WASHINGTON — Several Mount Washington Valley residents traveled to Washington, D.C., to demonstrate their support for President Donald Trump but they condemned the violent protesters who breached and vandalized the Capitol building on Wednesday.
Trump supporter Billy Cuccio, owner of the Lobster Trap Restaurant on West Side Road in North Conway, had hosted Donald Trump Jr. at a campaign rally at his eatery on Sept. 24.
Cuccio said he flew Tuesday from Portland, Maine, where he joined a group of five friends, including a local woman who identified herself as Sherrie, who spoke with the Sun by phone from Dulles International Airport in Washington.
Trump had been encouraging people on social media to come to D.C. to “stop the steal” of the election on Wednesday, a day when Congress and President Mike Pence were set to certify President-elect Joe Biden’s Nov. 3 election victory.
Cuccio said he heard about rally through a website called thedonald.win, which is his go-to site for political news.
“I said, ‘I should go support the president since I felt like he did a lot of good for the country,’” said Cuccio.
Sherrie told the Sun her motivation to go wasn’t simply to stop the certification.
“It was more to protest the fact that they would not allow any of the evidence that there was fraud in the election,” she said.
“When I say protest, I’m not talking about rioting, I’m talking about just very peacefully walking, we had speakers, etc.”
Cuccio the night before the rally, they did some sightseeing, looking at the monuments around midnight.
“Everything was nice and calm. And then the next day we went down and it was ... like a million people by the Washington Monument,” Cuccio said.
Sherrie said there were people of all ages and ethnicities, that everyone was “very animated” and sought “to have a voice.” She said conservatives have a long list of grievances and many are sick of being labeled with terms like “racist.”
While most were peaceful, “there were definitely some yahoos that had to interject themselves, along with Antifa,” said Sherrie adding that some were wearing their Make America Great Again hats backward. That said, Sherrie believes some rioters were definitely Trump supporters.
“I’m not saying that there weren’t some crazy Trump supporters,” said Sherrie. “There’s crazies everywhere. ... Out of 2-plus million people, we have probably several 100 that were just nutsos ... That’s all it takes.”
Cuccio and Sherrie were among those who heard Trump speak during the “Save America” rally at the Ellipse by the south lawn of the White House, when he said that with around 75 million votes, he received more than any other incumbent president in the history of the country.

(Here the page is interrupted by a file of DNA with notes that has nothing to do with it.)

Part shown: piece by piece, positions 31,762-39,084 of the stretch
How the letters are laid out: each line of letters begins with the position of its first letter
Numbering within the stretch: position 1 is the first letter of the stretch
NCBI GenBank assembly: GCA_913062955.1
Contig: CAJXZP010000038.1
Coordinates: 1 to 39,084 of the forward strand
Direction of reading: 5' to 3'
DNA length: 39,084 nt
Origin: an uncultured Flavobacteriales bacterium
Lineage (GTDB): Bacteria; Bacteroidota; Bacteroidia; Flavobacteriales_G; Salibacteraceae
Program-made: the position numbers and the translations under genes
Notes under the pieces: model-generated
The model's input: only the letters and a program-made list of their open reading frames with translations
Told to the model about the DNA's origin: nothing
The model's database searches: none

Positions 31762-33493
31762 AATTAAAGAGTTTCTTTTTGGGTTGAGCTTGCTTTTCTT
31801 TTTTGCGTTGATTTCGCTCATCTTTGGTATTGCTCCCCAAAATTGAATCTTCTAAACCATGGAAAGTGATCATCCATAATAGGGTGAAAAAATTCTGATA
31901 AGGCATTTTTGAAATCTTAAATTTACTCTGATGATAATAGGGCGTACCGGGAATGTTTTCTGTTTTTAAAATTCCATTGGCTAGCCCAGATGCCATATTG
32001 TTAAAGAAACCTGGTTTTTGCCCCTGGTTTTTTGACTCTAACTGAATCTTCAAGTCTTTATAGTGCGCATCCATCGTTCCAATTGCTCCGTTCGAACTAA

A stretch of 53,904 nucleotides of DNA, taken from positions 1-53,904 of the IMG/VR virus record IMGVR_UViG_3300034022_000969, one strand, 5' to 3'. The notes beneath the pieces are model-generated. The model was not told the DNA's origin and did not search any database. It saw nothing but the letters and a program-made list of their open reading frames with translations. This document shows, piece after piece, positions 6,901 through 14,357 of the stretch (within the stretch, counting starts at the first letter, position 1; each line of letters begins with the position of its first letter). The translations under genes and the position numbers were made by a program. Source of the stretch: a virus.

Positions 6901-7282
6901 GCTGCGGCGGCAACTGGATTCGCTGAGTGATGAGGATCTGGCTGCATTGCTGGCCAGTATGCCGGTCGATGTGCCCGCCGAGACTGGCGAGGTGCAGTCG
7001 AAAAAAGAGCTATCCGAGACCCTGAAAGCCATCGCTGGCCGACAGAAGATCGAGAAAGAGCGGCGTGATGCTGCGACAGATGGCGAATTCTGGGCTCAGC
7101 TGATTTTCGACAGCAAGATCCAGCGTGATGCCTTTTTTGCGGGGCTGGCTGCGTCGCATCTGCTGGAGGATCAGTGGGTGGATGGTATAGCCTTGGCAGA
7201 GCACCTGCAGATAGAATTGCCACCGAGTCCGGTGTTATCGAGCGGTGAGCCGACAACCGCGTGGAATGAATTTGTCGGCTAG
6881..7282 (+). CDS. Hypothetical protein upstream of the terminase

Cuccio said it was hard to see Trump from far away, but they could see him on a Jumbotron. Afterward, “we were walking back to the Capitol, and we decided to get something to eat first,” said Cuccio. He said they didn’t see any violence. “So it was pretty calm and kind of a disappointing day.”
Cuccio believes the rioters might have breached the Capitol right around the time Trump’s speech ended, which he thinks was around 1:30 p.m.
“I don’t know what their intentions were, but they weren’t good,” said Cuccio. “I feel like some of them might not have been who they said they were. I think they might have been rabble-rousers.”
It was unfortunate that a woman was shot and killed, said Cuccio, who alleged in September that his property was damaged by protesters when he held the Donald Trump Jr. event. Police investigated and reportedly found no evidence that someone had broken into his home.
Of the Washington protest, he said, “I can see standing outside and chanting, but you shouldn’t be damaging property.”
Asked if he ever felt he was in danger, Cuccio said: “At the Washington Monument, where was it was so packed, I was thinking, ‘Geez, if someone started spraying pepper spray or something into the crowd, people would have panicked and crushed each other.’ There was no place to move.”
Tad Furtado of Conway, who used to work in Washington including being a policy director for then-Congressman Charlie Bass and as a legislative correspondent for U.S. Sen. Paul Coverdell (R-Ga.), said he still owns a home on Capitol Hill.
“A few of my neighbors woke up this morning with notes at their front door with bricks saying things like ‘Shame, Shame, Shame,’” said Furtado.
“There is no indication of what that means or who left them. But the guess is that some of the protesters walked around the Hill neighborhood late at night leaving them.”